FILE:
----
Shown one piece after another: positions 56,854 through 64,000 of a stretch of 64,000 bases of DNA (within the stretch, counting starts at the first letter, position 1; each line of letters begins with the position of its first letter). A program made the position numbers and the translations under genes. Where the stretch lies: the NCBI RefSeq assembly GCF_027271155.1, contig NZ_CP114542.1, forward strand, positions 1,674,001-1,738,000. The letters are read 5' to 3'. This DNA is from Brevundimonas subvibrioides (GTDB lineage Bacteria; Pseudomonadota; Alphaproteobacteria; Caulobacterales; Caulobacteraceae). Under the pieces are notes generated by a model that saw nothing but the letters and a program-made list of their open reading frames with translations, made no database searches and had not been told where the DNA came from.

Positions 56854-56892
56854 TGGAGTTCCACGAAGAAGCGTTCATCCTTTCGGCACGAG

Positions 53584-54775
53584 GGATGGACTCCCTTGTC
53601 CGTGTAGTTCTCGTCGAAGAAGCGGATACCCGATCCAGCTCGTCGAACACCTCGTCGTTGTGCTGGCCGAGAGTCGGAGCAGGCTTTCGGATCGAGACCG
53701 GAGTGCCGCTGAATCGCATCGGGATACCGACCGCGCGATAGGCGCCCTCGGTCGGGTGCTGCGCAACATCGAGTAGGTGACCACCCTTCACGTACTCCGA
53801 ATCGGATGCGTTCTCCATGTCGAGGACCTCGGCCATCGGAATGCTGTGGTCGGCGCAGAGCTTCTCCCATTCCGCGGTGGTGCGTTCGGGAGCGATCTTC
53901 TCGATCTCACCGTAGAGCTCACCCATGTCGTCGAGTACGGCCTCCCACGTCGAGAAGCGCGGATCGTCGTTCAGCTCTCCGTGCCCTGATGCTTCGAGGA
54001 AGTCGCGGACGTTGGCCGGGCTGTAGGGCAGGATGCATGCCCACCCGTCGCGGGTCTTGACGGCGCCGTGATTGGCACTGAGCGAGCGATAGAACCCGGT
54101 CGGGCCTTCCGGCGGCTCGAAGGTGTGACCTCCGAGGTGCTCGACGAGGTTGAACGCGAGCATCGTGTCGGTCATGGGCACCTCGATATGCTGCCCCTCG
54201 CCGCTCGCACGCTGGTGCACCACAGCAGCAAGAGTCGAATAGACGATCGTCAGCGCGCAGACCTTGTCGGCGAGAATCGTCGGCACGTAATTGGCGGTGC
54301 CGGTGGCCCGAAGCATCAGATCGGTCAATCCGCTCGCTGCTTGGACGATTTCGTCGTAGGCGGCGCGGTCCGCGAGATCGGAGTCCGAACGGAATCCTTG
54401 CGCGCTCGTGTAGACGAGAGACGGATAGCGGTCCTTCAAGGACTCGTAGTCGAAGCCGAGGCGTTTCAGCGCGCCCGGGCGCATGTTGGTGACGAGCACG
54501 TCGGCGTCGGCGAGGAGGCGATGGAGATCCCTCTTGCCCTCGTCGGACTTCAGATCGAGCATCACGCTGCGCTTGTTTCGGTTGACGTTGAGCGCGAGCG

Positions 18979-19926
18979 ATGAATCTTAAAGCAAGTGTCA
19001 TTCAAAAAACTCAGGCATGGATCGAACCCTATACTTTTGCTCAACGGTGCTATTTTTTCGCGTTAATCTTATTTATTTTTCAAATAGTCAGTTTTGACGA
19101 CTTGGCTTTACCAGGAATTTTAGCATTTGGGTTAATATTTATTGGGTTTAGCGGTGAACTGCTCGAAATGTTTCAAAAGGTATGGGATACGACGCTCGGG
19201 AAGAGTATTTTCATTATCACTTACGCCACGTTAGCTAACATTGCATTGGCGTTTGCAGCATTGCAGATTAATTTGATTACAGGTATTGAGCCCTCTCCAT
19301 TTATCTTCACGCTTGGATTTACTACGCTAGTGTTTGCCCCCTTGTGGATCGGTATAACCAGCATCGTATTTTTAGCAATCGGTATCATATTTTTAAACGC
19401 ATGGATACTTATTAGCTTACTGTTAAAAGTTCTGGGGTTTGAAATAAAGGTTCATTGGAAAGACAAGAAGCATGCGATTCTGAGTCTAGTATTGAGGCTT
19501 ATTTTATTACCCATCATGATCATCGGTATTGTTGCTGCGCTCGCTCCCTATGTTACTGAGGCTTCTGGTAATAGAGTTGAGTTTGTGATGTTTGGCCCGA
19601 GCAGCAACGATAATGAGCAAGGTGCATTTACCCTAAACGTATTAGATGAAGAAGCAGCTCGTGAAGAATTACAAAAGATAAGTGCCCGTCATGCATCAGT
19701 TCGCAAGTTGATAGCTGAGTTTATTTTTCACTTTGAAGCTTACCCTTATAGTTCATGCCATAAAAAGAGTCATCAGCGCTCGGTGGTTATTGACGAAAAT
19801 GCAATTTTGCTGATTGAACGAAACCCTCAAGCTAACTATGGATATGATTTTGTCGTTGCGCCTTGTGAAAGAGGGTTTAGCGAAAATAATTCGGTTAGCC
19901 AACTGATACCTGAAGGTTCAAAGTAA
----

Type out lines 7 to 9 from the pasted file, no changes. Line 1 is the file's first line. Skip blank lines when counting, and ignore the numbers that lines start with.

53701 GAGTGCCGCTGAATCGCATCGGGATACCGACCGCGCGATAGGCGCCCTCGGTCGGGTGCTGCGCAACATCGAGTAGGTGACCACCCTTCACGTACTCCGA
53801 ATCGGATGCGTTCTCCATGTCGAGGACCTCGGCCATCGGAATGCTGTGGTCGGCGCAGAGCTTCTCCCATTCCGCGGTGGTGCGTTCGGGAGCGATCTTC
53901 TCGATCTCACCGTAGAGCTCACCCATGTCGTCGAGTACGGCCTCCCACGTCGAGAAGCGCGGATCGTCGTTCAGCTCTCCGTGCCCTGATGCTTCGAGGA